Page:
The Moratorium Now! Coalition has consistently noted that it was the criminal fraud perpetrated by the banks — which placed 70 percent of Detroiters in racist, subprime, predatory mortgage loans — that resulted in more than 100,000 home foreclosures from 2005 to 2010, with the resulting massive decline in the city’s population and financial base.
As Goldberg stated, it is outrageous that these same banks now claim first lien on the city’s tax dollars. Orr publicly acknowledged that wrongdoing by banks is the basis for canceling the debt, as demonstrated recently in Jefferson County, Ala. There, JP Morgan Chase was forced to repudiate 70 percent of the debt owed to it by the county because of the bank’s criminal activity there.
The coalition’s positions were met with attacks by the conservative daily Detroit News in two columns which attempted to claim that the banks were not responsible for the destruction of the city.
Deep cuts for workers, residents
What Orr advanced in his June 14 report, “City of Detroit: Proposal for Creditors,” was essentially a doomsday scenario for the city and its people. The municipality is facing approximately $18 billion in long-term debt and the population is still declining, with fewer than 700,000 residents.
What jumped out immediately from the report was the claim that “The City will not make the scheduled $39.7 million payment due on its pension-related Certificates of Participation on June 14.” COPs are financial instruments that derive revenue from lease transactions that are considered unsecured. Under interest rate swaps associated with COPs, Detroit is paying banks like UBS and Bank of America more than 6 percent interest on bonds whose actual interest rate is 0.57 percent.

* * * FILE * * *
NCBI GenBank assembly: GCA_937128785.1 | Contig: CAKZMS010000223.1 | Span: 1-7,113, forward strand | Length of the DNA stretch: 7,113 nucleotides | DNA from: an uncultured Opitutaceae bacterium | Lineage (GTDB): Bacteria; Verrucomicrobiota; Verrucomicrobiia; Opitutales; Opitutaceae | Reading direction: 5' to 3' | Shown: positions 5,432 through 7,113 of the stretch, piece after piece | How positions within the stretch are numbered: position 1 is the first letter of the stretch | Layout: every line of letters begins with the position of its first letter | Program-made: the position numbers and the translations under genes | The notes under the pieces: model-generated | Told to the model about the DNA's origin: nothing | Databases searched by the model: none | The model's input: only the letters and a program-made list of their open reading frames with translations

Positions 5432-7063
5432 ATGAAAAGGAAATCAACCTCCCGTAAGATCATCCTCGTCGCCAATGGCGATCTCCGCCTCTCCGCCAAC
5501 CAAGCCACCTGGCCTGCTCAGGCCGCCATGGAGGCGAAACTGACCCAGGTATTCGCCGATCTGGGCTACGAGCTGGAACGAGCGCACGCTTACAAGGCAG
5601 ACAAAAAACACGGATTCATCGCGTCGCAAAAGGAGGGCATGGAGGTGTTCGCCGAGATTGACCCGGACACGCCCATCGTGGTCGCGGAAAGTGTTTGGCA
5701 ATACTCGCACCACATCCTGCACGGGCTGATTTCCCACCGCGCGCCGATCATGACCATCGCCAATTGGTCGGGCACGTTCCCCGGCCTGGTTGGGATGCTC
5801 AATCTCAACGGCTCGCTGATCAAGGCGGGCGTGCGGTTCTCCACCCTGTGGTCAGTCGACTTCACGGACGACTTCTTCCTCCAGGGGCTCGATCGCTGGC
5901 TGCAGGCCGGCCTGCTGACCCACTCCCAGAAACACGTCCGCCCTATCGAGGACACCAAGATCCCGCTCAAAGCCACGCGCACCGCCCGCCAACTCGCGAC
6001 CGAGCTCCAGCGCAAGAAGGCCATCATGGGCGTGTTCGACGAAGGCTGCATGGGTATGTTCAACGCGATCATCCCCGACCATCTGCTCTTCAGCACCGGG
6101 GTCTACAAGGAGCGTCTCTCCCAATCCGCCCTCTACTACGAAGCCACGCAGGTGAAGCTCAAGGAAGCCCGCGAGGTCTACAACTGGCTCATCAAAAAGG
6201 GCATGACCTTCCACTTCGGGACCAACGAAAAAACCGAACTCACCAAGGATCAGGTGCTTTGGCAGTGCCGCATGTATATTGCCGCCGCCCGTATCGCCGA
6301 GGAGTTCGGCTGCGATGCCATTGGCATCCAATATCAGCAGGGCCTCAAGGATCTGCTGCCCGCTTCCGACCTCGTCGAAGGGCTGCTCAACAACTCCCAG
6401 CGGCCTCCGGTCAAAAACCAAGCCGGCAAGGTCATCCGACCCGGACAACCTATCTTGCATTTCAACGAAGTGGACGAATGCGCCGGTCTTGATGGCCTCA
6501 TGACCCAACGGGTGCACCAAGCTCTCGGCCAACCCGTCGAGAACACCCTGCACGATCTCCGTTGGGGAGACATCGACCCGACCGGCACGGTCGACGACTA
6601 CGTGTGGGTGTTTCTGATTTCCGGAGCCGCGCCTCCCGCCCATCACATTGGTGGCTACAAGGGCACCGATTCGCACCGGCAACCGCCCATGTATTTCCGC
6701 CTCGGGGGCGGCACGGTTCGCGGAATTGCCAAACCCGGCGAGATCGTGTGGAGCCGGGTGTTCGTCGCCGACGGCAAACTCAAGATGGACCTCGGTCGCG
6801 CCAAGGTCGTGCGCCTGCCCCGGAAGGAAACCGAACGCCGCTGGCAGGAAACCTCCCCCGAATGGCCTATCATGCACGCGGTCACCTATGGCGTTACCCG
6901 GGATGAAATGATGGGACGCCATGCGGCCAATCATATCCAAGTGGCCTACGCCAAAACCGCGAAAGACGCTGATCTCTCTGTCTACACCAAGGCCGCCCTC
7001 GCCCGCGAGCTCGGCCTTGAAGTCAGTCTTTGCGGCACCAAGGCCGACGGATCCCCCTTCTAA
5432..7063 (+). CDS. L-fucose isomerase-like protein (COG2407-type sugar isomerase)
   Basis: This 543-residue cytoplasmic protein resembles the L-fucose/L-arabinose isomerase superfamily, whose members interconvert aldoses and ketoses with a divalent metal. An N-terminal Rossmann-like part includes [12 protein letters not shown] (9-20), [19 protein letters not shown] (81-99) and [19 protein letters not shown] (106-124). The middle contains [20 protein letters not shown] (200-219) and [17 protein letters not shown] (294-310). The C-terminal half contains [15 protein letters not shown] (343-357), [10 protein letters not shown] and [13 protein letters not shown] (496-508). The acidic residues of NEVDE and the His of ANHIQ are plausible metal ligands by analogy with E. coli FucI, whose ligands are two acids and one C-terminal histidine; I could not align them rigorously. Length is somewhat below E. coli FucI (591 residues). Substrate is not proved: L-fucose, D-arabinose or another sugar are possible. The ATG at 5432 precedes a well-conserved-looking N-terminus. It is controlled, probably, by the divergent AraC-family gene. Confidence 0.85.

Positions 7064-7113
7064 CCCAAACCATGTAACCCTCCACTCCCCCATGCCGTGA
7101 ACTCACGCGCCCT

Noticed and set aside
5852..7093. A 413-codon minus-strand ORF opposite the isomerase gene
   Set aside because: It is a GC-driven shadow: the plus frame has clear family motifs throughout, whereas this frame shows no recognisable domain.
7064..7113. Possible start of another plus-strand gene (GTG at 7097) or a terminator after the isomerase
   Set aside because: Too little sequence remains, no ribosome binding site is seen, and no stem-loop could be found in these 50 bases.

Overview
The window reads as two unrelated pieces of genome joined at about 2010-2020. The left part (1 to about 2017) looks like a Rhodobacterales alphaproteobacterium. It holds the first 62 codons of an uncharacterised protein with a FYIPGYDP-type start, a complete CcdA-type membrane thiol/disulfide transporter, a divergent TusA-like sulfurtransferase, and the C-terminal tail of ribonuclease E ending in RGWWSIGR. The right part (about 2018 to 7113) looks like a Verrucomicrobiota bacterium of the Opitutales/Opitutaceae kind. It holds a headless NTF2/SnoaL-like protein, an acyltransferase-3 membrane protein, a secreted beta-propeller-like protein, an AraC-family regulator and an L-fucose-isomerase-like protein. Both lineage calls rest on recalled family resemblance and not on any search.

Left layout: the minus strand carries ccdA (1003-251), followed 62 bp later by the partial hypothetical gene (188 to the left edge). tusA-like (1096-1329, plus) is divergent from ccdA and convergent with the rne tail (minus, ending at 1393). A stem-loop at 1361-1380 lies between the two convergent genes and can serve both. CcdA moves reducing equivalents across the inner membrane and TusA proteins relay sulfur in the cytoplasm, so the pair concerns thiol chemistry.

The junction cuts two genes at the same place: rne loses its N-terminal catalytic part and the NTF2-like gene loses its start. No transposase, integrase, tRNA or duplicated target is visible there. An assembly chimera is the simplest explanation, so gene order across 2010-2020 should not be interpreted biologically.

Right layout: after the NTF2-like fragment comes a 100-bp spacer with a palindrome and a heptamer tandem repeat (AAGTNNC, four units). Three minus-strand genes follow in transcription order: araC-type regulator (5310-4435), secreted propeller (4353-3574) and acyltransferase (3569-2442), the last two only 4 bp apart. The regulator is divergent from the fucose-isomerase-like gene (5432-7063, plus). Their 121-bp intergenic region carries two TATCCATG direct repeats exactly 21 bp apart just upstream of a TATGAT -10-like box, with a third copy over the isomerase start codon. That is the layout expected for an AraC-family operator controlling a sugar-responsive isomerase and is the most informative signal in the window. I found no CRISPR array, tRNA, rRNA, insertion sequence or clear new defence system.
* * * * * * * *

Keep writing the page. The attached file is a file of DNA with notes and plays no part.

This $39.7 million due June 14 is the first substantial default on payments to creditors since a similar event in Cleveland in 1978. Orr also reported that $2.5 billion in other unsecured debts, those not based on revenue-generating assets, will not be paid in the short term.
The financial community has expressed concern over calls for a moratorium on both debt service and principal payments to banks and bondholders. Moody’s, in a press release in May, objected to these proposals being floated now by Orr and his advisers as a short-term necessity to maintain the city’s operations.
During the week of June 10, Detroit was hit by what Standard & Poor’s described as a “super-downgrade” on the value of its bonds. Later Moody’s also issued a downgrade. These rating declines will compound the city’s financial crisis by further destabilizing its so-called “creditworthiness.”
What is glaringly absent from Orr’s report is the need for hundreds of thousands of jobs for people who live in the city in order to create an economic recovery. Massive joblessness in the city was acknowledged in the report, but no concrete plan for the creation of jobs was advanced.
The problems associated with public lighting outages across the city were also cited, but no program for repairing the city-owned equipment was addressed.